Subtraction is the operation that is the inverse of addition . Subtracting a number has the effect of nullifying the addition of that same number. For example, if one adds 11 to 41 then subtracts 11, the result is 41 again.
Symbolically, for any numbers a and b, (a + b)  b = a
Or one can subtract first, then add: (a  b) + b = a
Thus, one can say that subtraction and addition are "inverse operations."
The definitions of subtraction
The second of the two rules above can be taken as a definition of subtraction. That is "the difference of two numbers, a  b, is the number which must be added to the second number, b, to equal the first, a." Before the widespread use of electronic cash registers, grocery clerks and others, making change, would use this definition directly. If, for example, a customer bought groceries worth $3.70 and gave the clerk $5.00 to pay for them, the clerk would not subtract in order to compute the change. Instead he (or she) would count it out. Starting with "three seventy," he would give the customer a nickel, and say, "three seventyfive." He would give the customer a quarter and say, "four." Then he would give the customer a dollar and say, "five." This method is still in use when no calculator is available.
A second definition of subtraction is often given in algebra books after the introduction of negative numbers. There a  b is defined as a + (b), i.e. "To subtract a number, add its opposite." This definition is mathematically efficient, but it hides a lot of the ways in which subtraction is used, as in the changemaking example above.
Terminology
In a subtraction problem it is useful to have names for the various parts. In a  b the entire expression is called a "difference," and the answer to a  b is the difference, or occasionally the "remainder." These two terms arise from two ways in which subtraction is used in practical problems. The first number, a, is called the "minuend." This is the part that is diminished or made smaller when something is subtracted from it (provided that that something is positive). The second number, b, is the "subtrahend" or the part subtracted.
Properties
It matters very much which of the two parts of a difference are named first. Taking $500 from an account with $300 in it is very different from taking $300 from $500. For this reason, subtraction is not commutative: a  b does not equal b  a.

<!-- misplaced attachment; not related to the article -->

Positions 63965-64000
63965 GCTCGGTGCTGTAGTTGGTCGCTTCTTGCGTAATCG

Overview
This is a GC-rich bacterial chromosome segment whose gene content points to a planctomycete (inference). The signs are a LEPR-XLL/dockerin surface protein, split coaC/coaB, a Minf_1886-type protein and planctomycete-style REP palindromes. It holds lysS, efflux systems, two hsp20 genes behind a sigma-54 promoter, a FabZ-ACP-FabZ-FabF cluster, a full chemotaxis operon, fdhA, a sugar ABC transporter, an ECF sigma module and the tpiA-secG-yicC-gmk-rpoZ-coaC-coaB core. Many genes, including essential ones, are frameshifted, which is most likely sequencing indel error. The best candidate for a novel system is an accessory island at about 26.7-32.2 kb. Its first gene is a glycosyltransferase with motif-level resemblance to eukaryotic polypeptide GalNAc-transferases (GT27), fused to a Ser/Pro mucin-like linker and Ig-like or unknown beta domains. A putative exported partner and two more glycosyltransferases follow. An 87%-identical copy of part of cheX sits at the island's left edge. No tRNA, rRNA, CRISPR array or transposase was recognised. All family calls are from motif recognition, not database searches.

Subtraction is not associative either: (a  b)  c does not equal a  (b  c).
An example will demonstrate this: (20  10)  3 is 7, but 20  (10  3) is 13.
Often one encounters expressions such as 5x2  2  3x2, with no indication of which subtraction is to be done first. Since subtraction is nonassociative, it matters. To avoid this ambiguity one can agree that subtractions, unless otherwise indicated, are to be done lefttoright. This is a rather limiting agreement, therefore, it may be more convenient to use some other order. Another agreement, which is the common agreement of algebra, is to treat the minus sign as a plustheoppositeof sign. Thus one would interpret the example above as 5x2 + (2) + (3x2). In this interpretation it becomes a sum, whose terms can be combined in any order one pleases.
In certain sets subtraction is not a closed operation. The set of natural numbers , for instance, is not closed with respect to subtraction. If a merchant will not extend credit, one cannot buy an article whose price is greater than the amount of money one has.
Uses of subtraction
The most familiar meaning for subtraction is called "take away." To find the answer if you take 5 eggs from a dozen, you subtract: 12  5 = 7.
Subtraction is also used to compare two numbers. When one wants to know how much colder 7.3° is than 13.8°, one computes the difference 7.3  13.8 to get 21.1°.
A third use of subtraction is to figure out a missing addend. If one has a certain sum of money, say $45.20 and wants to buy an article costing $85.50, subtraction is used to compute that needed amount: 85.50  45.20.
J. Paul Moulton